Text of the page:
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Publication numberUS4930661 A
Publication typeGrant
Application numberUS 07/274,425
Publication dateJun 5, 1990
Filing dateNov 21, 1988
Priority dateMar 23, 1987
Fee statusPaid
Publication number07274425, 274425, US 4930661 A, US 4930661A, US-A-4930661, US4930661 A, US4930661A
InventorsJohn J. Voorhies
Original AssigneeHoover Group, Inc.
Export CitationBiBTeX, EndNote, RefMan
External Links: USPTO, USPTO Assignment, Espacenet
Composite shipping container
US 4930661 A
Abstract
A composite disposable one-way container comprising an outer container of rectangular shape having upright continuous side walls and a substantially flat top wall formed of corrugated paper material. A unitary blow molded plastic inner tank having thin side walls is positioned upright inside the outer container so that the outer container maintains the inner tank in its upright position when the tank is filled with a liquid to be transported. A pallet member has a flat top supporting surface on which the outer container and the inner tank are supported. In another embodiment, the container is constructed of a solid fiber paperboard material. The top and bottom walls are joined to the upright side walls by metal crimp rings.
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Claims(2)
I claim:
1. A composite disposable one-way container having vertical stacking capabilities comprising:
a. a pallet member having a top surface and depending legs spaced apart to enable extension of forklift tines therebetween;
b. an outer container of rectangular shape having a rectangular bottom wall supported on and secured to said pallet top surface;
said outer container having upright continuous side walls and a substantially flat top wall formed of solid fiber paperboard;
said top wall having a central fill opening and one of said side walls having a discharge opening located adjacent said bottom wall;
c. metal crimp ring members connecting said bottom and top walls at the peripheries of said bottom and top walls to the bottom and top ends, respectively, of said side walls;
d. a unitary blow molded plastic inner tank positioned upright inside said outer container and having side walls sufficiently thin to prevent said tank from being self supporting, said tank having an inlet fitting extending into said container fill opening, and a discharge fitting extending into said container discharge opening; and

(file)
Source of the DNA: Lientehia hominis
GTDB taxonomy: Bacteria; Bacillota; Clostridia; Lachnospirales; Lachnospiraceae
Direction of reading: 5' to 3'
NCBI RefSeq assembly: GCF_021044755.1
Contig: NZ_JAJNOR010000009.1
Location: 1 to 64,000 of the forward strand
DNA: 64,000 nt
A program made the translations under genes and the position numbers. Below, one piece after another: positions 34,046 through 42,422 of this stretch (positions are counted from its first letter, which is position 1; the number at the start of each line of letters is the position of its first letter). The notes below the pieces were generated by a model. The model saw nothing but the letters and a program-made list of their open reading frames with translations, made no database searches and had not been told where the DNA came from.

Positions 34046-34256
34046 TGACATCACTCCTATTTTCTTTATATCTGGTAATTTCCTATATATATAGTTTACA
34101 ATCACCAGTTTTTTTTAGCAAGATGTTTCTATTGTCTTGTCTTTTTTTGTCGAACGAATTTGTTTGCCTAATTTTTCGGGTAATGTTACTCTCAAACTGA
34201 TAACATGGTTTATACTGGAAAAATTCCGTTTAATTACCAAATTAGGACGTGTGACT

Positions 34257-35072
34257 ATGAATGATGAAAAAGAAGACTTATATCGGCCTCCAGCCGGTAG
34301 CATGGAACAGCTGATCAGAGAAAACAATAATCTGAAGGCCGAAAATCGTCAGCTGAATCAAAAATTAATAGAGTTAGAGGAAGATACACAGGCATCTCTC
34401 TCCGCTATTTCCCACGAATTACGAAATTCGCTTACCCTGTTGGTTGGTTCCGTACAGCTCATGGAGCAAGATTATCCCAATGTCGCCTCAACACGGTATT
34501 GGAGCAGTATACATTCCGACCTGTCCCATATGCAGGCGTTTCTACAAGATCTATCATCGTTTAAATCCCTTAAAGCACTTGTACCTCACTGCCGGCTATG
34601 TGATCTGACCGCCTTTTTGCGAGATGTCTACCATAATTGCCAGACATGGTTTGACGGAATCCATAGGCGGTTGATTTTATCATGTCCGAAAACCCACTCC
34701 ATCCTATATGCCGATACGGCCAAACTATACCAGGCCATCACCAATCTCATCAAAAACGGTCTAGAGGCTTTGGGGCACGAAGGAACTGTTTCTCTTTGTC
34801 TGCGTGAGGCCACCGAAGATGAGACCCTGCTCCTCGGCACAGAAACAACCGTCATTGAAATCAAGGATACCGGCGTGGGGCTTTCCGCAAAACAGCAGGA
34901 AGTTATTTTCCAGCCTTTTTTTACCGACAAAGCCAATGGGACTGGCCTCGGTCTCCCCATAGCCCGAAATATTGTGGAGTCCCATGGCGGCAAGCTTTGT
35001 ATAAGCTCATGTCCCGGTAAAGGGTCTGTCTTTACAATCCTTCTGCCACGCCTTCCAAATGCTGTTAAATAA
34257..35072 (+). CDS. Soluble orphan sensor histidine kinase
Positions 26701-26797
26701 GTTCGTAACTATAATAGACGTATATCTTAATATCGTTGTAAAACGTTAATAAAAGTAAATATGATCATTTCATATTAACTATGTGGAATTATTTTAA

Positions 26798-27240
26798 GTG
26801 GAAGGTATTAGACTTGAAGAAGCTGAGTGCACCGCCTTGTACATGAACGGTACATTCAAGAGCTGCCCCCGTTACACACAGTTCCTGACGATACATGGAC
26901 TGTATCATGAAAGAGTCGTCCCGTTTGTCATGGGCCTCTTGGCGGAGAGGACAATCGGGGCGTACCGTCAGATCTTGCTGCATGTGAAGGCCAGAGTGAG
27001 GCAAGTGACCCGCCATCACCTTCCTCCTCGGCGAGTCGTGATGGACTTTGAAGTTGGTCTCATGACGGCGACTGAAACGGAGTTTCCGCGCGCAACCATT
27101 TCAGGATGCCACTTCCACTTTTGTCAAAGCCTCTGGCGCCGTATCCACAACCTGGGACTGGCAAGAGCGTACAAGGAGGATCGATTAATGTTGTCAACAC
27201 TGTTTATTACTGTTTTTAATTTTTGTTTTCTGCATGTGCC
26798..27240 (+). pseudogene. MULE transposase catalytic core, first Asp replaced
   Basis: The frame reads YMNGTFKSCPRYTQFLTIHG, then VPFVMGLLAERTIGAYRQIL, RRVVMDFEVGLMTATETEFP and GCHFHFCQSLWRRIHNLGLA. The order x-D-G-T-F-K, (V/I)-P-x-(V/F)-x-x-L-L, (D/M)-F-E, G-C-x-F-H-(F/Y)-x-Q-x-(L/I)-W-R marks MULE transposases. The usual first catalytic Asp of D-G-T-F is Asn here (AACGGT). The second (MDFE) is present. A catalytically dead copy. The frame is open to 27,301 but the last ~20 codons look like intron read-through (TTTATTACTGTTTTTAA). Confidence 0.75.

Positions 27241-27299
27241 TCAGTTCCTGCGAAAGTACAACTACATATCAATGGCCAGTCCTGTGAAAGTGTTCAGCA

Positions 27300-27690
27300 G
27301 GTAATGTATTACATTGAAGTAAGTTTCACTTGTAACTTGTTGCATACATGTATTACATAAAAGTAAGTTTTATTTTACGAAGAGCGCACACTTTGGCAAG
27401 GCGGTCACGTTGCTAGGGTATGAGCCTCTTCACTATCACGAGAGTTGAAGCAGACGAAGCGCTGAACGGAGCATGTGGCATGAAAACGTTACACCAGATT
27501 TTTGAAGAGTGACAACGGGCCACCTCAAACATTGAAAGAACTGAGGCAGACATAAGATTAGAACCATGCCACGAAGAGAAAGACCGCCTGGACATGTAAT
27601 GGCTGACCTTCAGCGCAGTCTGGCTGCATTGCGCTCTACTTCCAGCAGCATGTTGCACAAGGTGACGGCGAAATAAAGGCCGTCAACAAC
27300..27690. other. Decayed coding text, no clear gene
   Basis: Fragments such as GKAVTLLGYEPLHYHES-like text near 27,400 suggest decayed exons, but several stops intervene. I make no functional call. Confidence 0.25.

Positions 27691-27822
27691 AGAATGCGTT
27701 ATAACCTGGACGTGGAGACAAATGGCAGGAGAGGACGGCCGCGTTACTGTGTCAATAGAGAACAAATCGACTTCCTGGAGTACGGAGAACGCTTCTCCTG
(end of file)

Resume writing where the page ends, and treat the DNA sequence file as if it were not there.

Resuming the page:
e. a support structure for said inner tank on said outer container bottom wall, said structure having a complementary surface abutting said inner tank and said outer container side walls so as to nest said inner tank on said support structure and provide support for said discharge fitting;
said container side walls being of a construction to maintain said tank in an upright position in said container when the tank is filled with a liquid to be transported, said container side walls being free of obstruction on the inner sides thereof so that said inner tank side walls are free to engage said inner sides of the container side walls directly when the tank is filled with a liquid to be transported, and said container top wall being of similar construction to enable two such containers to be stacked two high.
2. The container according to claim 1 wherein said tank and outer container are configured to provide an air space therebetween in the empty condition of said tank.
Description
REFERENCE TO RELATED APPLICATION

This is a continuation-in-part application of copending application Ser. No. 28,865, filed Mar. 23, 1987, now U.S. Pat. No. 4,793,519.

BACKGROUND OF THE INVENTION

Liquid material in bulk form is commonly stored and transported in a variety of large containers, the most common being the conventional fifty-five gallon drum. The disadvantages in the drum are related to the inefficient storage space of cylindrical containers, the necessity for returning the drum empty, and the necessity to invert the drum for discharge purposes.

In recent years, a metal container of cubic shape and containing an inner polyethylene tank has provided an advantageous alternative to the fifty-five gallon drum. However, in the metal and polyethylene composite container, separation of the inner tank from the outer metal container is difficult. Such separation is required after the container has been used and it is desired to re-cycle the container materials. It is also desirable from a cost standpoint to eliminate the necessity for metal in the container.

It is an object of the present invention, therefore, to provide a composite shipping container which has the advantage of the cubic configuration but in addition overcomes te disadvantages resulting from the necessity of the metal support for the polyethylene tank in past containers of this configuration.

SUMMARY OF THE INVENTION

The composite shipping container of this invention consists of a disposable outer container of rectangular shape having a rectangular bottom wall, upright continuous side walls and a substantially flat top all. All of the walls are formed of a corrugated paper material that is less expensive than metal but is sufficiently strong to accomplish the purposes of this invention.

A unitary blow molded plastic inner tank is positioned upright inside the outer container. The side walls of the tanks are sufficiently thin to prevent the tank from being self supporting. The tank also has an inlet fitting extending into the container fill opening and a discharge fitting extending into the container discharge opening.